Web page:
The Do's and Don'ts of Project-Based Learning Technology Integration
Educators embracing project-based learning to engage students. In PBL, teachers create assignments rooted in the real world to help students build important skills such as problem-solving, communication and teamwork.
At McKissack Middle School in Nashville, Tenn., for example, educators turned another textbook history lesson into an interactive exploration of the story of their students’ home town, culminating in the development of a virtual museum.
“It allows students to answer that age-old question that they have always asked: Why do I need to know this?” said Jane Krauss, a co-author of Reinventing Project-Based Learning, Third Edition. “And that’s because what they’re doing and learning is more like the outside world that they’re going to enter — whether it’s college or career — and how they’ll interact within it, whether it’s problem-solving through collaboration and critical thinking or creating things or having opportunities to learn new technology skills.”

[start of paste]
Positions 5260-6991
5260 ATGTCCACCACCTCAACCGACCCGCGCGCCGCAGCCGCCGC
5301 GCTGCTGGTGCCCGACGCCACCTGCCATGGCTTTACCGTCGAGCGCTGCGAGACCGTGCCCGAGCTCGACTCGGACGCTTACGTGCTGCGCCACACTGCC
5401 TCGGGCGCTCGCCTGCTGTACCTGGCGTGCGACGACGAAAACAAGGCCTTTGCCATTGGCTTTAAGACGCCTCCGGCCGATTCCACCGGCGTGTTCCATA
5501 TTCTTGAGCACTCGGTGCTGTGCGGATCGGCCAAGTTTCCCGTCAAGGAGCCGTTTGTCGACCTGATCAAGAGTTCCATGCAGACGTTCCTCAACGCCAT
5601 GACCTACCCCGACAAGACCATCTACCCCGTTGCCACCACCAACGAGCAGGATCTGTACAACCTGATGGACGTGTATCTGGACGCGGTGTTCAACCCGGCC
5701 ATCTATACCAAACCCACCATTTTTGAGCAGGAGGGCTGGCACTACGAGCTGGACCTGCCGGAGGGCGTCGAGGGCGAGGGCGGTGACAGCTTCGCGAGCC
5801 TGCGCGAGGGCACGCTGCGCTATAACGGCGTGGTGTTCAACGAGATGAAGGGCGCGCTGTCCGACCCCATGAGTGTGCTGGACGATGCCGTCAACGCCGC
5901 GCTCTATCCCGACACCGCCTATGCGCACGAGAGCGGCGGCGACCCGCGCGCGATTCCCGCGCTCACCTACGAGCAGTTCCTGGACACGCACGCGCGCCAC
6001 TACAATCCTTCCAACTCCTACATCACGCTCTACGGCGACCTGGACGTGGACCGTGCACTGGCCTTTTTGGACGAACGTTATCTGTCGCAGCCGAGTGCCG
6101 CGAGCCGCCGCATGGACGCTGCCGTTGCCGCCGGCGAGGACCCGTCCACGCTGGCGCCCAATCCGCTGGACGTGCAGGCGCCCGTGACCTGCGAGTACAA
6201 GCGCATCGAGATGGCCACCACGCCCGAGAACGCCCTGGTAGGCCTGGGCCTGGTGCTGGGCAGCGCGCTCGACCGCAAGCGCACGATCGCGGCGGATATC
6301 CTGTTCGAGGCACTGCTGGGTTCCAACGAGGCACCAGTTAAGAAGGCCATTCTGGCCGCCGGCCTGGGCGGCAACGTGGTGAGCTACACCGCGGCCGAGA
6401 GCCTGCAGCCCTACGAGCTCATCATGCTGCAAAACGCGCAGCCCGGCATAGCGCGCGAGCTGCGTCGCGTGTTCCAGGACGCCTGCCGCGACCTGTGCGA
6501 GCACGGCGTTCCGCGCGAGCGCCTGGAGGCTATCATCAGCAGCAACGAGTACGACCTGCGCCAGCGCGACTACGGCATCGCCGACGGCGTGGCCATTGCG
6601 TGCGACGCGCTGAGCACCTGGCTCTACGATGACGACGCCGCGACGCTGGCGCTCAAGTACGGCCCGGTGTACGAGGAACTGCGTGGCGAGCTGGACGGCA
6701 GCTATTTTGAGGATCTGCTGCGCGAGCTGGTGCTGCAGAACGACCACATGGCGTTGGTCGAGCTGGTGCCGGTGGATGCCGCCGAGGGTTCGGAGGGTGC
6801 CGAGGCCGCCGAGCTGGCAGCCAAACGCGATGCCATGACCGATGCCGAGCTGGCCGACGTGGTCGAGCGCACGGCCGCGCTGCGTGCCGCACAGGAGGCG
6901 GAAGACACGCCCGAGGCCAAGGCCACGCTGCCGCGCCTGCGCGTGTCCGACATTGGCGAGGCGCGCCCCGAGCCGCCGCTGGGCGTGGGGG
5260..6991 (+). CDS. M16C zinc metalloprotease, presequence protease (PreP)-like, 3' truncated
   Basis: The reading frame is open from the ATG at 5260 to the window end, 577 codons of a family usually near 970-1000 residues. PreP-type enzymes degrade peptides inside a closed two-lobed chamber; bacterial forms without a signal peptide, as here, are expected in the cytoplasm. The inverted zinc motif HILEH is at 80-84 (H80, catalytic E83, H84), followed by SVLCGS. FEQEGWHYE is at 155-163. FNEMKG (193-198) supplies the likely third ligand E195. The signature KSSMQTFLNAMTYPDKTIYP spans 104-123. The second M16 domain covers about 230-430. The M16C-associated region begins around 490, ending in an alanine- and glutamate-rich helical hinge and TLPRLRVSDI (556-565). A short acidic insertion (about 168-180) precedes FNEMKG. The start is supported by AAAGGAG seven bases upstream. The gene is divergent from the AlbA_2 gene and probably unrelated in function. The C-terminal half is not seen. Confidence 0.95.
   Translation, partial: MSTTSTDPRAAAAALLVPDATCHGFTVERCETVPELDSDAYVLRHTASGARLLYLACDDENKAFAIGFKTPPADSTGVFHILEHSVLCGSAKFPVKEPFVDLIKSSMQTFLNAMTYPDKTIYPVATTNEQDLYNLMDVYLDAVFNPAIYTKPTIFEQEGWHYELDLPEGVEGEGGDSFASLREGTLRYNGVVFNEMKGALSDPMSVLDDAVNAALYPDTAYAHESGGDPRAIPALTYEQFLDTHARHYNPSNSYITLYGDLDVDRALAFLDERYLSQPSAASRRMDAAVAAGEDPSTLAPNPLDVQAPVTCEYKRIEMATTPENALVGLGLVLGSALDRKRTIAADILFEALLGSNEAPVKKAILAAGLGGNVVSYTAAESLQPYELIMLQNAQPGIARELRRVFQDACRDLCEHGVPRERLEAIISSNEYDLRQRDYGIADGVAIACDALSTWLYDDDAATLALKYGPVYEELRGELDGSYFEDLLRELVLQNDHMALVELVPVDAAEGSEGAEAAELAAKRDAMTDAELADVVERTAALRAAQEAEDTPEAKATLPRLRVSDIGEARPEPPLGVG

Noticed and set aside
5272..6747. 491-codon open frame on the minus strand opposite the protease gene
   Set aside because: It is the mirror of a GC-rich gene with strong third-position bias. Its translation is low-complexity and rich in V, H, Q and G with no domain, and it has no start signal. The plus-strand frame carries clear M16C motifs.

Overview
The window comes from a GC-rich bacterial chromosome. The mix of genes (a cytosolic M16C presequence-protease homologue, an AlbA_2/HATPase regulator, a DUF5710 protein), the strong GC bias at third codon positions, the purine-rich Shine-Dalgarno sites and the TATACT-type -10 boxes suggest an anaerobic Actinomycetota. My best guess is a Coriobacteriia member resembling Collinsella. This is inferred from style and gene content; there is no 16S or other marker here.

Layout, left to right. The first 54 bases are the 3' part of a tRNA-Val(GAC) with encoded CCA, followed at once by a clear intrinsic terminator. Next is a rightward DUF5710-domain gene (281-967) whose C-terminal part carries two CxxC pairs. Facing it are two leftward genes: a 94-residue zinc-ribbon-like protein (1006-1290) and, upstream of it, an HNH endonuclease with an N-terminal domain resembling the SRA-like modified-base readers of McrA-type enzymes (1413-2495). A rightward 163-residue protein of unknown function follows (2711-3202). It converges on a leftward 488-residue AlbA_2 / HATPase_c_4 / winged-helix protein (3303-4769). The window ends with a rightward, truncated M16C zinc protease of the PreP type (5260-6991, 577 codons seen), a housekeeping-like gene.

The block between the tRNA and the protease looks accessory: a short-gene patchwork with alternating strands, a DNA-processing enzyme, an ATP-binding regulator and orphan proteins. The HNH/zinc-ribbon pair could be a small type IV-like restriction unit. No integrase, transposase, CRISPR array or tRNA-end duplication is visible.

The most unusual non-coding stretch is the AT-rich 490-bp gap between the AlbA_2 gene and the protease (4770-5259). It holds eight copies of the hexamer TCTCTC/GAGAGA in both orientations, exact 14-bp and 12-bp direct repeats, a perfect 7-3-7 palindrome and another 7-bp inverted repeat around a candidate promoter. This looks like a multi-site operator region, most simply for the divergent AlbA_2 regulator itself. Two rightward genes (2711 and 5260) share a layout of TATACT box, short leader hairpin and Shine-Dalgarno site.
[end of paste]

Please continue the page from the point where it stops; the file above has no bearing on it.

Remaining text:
MORE FROM EDTECH: Check out these seven steps to create a project-based learning curriculum.
Best Practices to Select Digital Tools for PBL
Personalized learning and classroom technology go hand-in-hand. Through personal devices, multimedia software and other integrations, students have the tools they need to be creative problem solvers.
“It’s just good teaching and learning,” Thomas Chappelle, principal of McKissack Middle School, told EdTech. “We’ve found PBL combined with technology to be one of the best ways to engage students in their academics and expose them to different real-world topics.”
A few basic guidelines help teachers successfully integrate classroom technology into PBL:
- Plan and collaborate with others, including teachers, administrators and tech experts, to effectively tie the project to learning standards and ensure you’re using the best possible technology.
- Recognize that the best PBL is personalized, so make your inquiries open-ended and design the project so that students can find their own interests and style within it.
- Leverage technology tools that students already know how to use or want to learn — if they fit the project — as this will ramp up engagement.
- Choose a technology tool because it seems cool or you think it fancies up the project. Make sure it’s relevant and adds to the project.
- Feel like you have to plan every minute of the day in a scripted way or use technology during every phase of the project.
- Assume that students won’t be interested in engaging with a project that doesn’t involve technology.
To learn more about project-based learning, check out "Project-Based Learning Engages K–12 Students with Real-World Challenges."